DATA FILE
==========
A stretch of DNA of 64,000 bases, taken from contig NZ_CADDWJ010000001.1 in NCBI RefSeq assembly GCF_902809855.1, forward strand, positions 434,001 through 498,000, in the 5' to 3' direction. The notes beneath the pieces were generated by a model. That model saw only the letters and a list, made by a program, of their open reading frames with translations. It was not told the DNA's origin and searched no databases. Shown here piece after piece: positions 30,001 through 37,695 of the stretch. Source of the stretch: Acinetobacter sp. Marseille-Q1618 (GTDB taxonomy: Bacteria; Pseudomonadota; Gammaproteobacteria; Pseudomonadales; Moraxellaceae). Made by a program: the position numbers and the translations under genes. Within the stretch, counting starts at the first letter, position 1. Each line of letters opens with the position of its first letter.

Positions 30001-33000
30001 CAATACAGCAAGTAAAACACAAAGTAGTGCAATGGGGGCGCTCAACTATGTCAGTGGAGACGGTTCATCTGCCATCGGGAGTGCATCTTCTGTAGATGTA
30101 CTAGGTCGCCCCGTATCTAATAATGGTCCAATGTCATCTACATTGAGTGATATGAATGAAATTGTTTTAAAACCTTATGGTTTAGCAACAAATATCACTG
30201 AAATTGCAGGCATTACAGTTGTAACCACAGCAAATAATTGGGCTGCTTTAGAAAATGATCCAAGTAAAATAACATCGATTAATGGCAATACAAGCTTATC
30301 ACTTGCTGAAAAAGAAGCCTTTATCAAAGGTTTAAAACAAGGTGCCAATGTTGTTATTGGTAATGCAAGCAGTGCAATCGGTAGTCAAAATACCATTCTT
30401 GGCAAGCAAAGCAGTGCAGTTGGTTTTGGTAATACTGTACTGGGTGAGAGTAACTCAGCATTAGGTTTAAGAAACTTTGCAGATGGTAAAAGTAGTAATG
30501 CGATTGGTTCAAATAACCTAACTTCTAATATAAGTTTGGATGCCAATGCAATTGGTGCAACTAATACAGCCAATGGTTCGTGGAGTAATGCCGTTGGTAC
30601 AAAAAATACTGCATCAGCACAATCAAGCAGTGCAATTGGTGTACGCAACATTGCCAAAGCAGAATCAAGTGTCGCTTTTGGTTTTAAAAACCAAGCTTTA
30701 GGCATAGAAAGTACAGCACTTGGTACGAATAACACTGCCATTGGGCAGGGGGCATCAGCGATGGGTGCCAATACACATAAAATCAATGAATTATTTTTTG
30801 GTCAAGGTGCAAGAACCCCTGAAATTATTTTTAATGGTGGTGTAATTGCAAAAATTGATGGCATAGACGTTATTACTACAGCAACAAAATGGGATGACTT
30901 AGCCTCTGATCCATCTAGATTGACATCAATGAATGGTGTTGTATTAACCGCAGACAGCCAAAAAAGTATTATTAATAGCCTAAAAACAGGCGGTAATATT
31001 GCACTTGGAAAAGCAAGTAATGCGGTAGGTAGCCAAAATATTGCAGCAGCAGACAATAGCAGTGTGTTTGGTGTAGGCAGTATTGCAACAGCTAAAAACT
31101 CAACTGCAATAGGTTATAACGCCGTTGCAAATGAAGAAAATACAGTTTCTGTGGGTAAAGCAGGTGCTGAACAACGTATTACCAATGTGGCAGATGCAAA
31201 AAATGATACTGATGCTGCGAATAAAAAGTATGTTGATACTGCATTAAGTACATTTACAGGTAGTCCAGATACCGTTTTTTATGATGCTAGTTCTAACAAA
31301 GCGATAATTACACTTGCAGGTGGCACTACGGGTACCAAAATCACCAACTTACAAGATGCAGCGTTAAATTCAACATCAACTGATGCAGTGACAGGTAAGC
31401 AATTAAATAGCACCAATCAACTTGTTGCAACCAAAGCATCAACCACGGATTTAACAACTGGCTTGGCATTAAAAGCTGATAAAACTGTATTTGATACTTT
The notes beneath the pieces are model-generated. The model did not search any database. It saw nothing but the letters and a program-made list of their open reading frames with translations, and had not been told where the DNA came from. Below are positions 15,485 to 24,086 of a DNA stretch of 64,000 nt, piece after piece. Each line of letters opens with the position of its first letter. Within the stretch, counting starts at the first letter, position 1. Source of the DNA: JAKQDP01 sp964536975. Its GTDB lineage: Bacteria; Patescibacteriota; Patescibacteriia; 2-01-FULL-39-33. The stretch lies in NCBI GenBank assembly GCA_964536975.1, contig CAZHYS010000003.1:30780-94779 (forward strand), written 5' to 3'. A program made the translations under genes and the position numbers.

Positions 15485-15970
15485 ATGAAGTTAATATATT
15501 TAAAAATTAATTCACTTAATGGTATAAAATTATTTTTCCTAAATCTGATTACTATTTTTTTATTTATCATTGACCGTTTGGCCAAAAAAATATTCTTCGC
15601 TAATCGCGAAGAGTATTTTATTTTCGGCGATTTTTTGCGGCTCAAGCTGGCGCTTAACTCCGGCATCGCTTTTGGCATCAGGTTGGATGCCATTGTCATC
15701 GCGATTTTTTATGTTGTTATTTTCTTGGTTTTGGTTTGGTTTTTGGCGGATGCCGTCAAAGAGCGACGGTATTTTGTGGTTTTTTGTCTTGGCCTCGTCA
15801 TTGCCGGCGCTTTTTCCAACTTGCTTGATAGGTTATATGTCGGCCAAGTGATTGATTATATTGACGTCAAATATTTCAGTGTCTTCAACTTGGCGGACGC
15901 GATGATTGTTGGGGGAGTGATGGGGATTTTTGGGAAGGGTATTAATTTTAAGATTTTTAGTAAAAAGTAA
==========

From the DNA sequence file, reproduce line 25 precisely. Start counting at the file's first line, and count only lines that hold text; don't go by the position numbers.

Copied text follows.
15901 GATGATTGTTGGGGGAGTGATGGGGATTTTTGGGAAGGGTATTAATTTTAAGATTTTTAGTAAAAAGTAA